Interview with Vera Jane Cook, author of Pleasant Day
01 Apr 2019
What can you tell us about your new release, Pleasant Day?
I can tell you that the book got started from an article I read online. The article was about a body being discovered in a box spring. There was hardly a pause before I started the first chapter of Pleasant Day and then it just took off. The characters seemed to be right there in my head just waiting to be written. I thought it was bizarre about the body in the box spring so I knew my novel had to be somewhat bizarre but based on the horrible truth, one of the problem we have with kids today – bullying.
What or who inspired you to become an author?
I was inspired to become an author by the books I was reading at a pretty young age. They were books like A Stone for Danny Fisher, Atlas Shrugged, 79 Park Avenue, The Brother’s Karamazov, The Red and the Black, to name a few. And of course there were those books I was assigned to read in school like A Tale of Two Cities, The Picture of Dorian Grey, Jane Eyre, War and Peace, Wuthering Heights, to name but a few. I loved to read and I loved the way authors weaved a whole new world for me, characters that I loved and situations that kept me involved for hours. Other authors have always been my inspiration.
What’s on your top 5 list for the best books you’ve ever read?
I’d say that right at this moment the best 5 books I’ve ever read are The Invention of Wings by Sue Monk Kidd, The Story of Edgar Sawtelle by David Wroblewski, A Piece of the World by Christina Baker Kline, A Thousand Splendid Suns by Khaled Hosseini, The Secret Life of Bees by Sue Monk Kidd.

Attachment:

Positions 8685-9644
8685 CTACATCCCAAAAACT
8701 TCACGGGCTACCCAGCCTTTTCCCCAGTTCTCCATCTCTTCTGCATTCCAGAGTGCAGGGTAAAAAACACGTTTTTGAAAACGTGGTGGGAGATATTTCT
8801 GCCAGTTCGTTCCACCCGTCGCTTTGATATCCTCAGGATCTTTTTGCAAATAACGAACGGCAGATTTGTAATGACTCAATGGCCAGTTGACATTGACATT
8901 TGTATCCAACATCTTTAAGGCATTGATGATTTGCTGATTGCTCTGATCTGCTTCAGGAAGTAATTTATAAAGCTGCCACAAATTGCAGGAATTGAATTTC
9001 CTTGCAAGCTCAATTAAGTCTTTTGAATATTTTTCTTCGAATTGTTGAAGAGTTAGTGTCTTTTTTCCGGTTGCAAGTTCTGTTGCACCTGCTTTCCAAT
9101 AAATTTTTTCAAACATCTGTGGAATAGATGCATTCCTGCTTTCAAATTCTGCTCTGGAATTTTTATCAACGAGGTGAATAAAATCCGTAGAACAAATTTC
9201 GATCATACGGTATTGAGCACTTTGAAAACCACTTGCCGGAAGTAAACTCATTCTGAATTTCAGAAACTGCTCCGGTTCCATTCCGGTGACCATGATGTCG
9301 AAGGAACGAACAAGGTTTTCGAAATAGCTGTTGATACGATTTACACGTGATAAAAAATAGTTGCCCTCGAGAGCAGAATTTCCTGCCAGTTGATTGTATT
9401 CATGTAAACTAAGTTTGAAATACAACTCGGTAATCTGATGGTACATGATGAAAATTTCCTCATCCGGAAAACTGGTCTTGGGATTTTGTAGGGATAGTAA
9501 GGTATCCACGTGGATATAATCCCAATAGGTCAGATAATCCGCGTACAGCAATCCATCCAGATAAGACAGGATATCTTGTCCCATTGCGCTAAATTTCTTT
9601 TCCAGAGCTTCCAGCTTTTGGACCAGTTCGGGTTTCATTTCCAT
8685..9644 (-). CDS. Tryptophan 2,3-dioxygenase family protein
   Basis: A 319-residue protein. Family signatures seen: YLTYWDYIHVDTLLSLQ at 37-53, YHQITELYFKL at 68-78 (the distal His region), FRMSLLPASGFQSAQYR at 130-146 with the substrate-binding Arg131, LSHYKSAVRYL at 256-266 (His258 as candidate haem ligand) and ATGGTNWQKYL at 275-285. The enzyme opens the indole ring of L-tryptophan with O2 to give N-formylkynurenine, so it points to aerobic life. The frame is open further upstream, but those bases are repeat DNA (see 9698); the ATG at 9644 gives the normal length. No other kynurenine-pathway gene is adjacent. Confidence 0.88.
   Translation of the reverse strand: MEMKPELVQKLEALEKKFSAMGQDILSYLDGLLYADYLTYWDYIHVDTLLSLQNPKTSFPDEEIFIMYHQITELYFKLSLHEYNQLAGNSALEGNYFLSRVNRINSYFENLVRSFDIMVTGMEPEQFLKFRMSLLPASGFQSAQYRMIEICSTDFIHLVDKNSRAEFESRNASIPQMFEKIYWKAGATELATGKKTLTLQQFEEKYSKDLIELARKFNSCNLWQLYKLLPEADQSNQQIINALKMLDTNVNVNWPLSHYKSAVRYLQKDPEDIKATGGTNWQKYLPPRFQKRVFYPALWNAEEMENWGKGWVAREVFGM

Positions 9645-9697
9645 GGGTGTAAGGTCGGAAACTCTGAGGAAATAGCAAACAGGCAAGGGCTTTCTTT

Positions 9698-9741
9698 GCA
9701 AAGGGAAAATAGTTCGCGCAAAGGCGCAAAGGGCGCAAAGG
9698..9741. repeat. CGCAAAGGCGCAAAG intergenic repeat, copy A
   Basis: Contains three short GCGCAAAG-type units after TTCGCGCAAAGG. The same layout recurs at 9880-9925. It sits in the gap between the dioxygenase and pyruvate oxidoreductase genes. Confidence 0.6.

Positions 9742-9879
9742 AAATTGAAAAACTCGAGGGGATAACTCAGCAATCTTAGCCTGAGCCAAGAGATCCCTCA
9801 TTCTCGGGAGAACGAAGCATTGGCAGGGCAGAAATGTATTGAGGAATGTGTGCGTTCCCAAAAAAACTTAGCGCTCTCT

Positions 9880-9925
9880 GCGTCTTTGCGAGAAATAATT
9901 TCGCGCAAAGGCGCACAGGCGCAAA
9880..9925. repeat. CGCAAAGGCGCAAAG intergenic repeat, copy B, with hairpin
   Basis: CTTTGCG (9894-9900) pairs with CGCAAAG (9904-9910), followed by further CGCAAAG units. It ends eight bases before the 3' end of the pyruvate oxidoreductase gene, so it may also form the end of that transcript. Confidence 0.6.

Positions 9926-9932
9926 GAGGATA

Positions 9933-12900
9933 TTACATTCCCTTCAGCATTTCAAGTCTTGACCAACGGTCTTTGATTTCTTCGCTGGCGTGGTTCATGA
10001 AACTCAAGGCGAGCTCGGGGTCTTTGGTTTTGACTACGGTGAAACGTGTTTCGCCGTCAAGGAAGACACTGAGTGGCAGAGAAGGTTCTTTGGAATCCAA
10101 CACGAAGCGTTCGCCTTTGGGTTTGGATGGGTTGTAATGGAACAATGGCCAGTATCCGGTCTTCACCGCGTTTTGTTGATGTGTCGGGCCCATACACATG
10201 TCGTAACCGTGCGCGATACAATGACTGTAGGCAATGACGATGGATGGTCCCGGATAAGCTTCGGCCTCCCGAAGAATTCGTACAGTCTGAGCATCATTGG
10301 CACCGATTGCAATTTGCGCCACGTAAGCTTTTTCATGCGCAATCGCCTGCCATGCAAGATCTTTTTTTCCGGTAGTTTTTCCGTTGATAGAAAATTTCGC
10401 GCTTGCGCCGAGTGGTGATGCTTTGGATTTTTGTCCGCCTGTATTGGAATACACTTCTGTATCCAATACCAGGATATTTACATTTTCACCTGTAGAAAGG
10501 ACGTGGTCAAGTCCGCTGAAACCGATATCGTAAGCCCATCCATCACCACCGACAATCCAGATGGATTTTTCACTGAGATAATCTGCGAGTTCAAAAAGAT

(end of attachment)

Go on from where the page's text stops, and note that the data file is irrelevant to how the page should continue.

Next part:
Say you’re the host of a literary talk show. Who would be your first guest? What would you want to ask?
I would interview Charlotte and Emily Bronte. I’d want to know what it was like being alive during that time in History and living in the Moors in England. Where did their ideas come from? What inspired their imagination? Where did the idea come from for their books and were their characters based on people they knew? Was it hard to be alive then in terms of being a woman or did their isolation protect them from that? Were they surprised when their books were published?
What’s your favorite thing about writing?
My favorite thing about writing is finishing a novel. I love to work with words because I think the English language is beautiful and I love developing characters and putting them in situations and writing the most descriptive sentences I can.
What is a typical day like for you?
A typical day writing for me is getting to it as early as possible. My energy is high in the mornings, as well as my imagination and concentration. I write and I rewrite, often going over the whole book several times, editing and re-editing.
What scene in Pleasant Day was your favorite to write?
My favorite scene in Pleasant Day to write was the very last scene with Angus on Piper Hill after she has visited Millie’s grave. I know this is the last scene in the book and all the characters were a joy to write but this last one is real insight into Pleasant, both her past and her present,as well as her future.
Do you have a motto, quote or philosophy you live by?
“Act well your part for there all honor lies.”
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